Cultural Dependency in Canada's Feature Film Industry
In 1925 D. W. Griffith advised Canadians, "You should not be dependent on either the United States or Great Britain. You should have your own films and exchange them with those of other countries. You can make them just as well in Toronto as in New York." More than half a century later, Canada's screens are still dominated by imported feature films, most of which come from the United States.1
This is not to say Canada does not produce its own feature films. After a decade of public assistance to production through the Canadian Film Development Corporation, the number of films produced in the country is steadily rising. A generation of actors, producers, and directors has been created, some of whom have won international acclaim. But faced with tough competition from U.S. films in the domestic and international markets, profitability for films made in Canada is severely limited. While the branch plants of U.S. film distribution companies and their affiliated theater circuits are thriving in Canada, the same cannot be said of independent, Canadian-owned enterprises in production, distribution, and exhibition.2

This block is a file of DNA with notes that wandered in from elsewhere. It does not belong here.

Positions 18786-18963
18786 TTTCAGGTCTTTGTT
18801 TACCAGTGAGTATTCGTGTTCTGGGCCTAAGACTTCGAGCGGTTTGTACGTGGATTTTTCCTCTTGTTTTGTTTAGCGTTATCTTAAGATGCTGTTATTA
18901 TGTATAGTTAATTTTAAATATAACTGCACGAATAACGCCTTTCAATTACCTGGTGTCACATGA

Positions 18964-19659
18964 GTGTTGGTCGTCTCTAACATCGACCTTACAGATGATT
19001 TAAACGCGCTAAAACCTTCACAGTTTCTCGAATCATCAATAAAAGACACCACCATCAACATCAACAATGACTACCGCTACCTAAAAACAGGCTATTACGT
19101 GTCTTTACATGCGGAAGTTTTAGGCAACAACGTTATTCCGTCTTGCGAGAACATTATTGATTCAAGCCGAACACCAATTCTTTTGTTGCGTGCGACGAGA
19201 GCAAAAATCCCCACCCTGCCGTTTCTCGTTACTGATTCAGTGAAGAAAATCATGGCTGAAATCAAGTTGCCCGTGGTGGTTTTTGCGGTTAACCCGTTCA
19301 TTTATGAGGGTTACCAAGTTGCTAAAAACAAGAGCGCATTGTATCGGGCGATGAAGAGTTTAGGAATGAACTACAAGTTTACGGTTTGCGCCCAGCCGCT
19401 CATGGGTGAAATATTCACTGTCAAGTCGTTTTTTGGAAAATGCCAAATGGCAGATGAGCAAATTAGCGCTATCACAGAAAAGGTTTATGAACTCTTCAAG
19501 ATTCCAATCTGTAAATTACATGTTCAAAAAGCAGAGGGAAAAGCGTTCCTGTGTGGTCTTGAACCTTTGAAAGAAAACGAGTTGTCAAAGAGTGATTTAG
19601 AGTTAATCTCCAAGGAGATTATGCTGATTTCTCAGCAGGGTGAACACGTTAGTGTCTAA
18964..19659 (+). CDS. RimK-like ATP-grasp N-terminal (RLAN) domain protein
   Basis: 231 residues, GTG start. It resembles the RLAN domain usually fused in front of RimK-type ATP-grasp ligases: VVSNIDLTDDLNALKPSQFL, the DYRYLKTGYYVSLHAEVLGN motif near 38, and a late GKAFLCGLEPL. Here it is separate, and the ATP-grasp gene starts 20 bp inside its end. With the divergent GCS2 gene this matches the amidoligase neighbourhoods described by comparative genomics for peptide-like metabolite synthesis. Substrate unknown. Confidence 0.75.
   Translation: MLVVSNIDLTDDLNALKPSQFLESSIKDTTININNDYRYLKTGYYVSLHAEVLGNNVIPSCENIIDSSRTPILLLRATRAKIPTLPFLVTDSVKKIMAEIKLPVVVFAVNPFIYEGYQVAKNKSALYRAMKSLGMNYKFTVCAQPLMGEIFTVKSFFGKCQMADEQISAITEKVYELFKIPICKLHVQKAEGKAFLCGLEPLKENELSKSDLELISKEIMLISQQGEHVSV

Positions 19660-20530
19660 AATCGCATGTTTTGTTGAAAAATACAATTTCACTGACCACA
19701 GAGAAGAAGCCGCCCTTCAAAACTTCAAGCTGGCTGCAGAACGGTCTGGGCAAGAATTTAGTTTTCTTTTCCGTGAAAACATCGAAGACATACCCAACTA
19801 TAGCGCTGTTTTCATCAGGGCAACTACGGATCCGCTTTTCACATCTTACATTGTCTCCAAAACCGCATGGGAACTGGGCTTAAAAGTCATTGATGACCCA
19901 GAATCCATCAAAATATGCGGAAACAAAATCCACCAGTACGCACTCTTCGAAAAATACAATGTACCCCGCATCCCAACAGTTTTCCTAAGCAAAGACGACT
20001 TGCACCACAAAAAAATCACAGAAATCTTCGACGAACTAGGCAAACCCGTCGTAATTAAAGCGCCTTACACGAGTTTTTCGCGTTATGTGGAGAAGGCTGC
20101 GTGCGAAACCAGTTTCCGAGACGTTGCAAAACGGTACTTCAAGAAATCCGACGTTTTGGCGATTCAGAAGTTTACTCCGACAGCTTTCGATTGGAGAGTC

An argument commonly heard in the Canadian film industry is that moviegoers in Canada freely chose U.S. films over Canadian and other films because the former have superior box-office ingredients, such as stars, sets, and so forth. This myth of consumer sovereignty masks the film-distributing companies' ability to create demand through massive advertising. Moreover, audiences can only be formed for films that are effectively available to them. The free-choice argument is hollow because it assumes free and open competition between American and Canadian film production and distribution companies for theatrical markets.
To understand why Canada is the biggest foreign consumer of Ameri-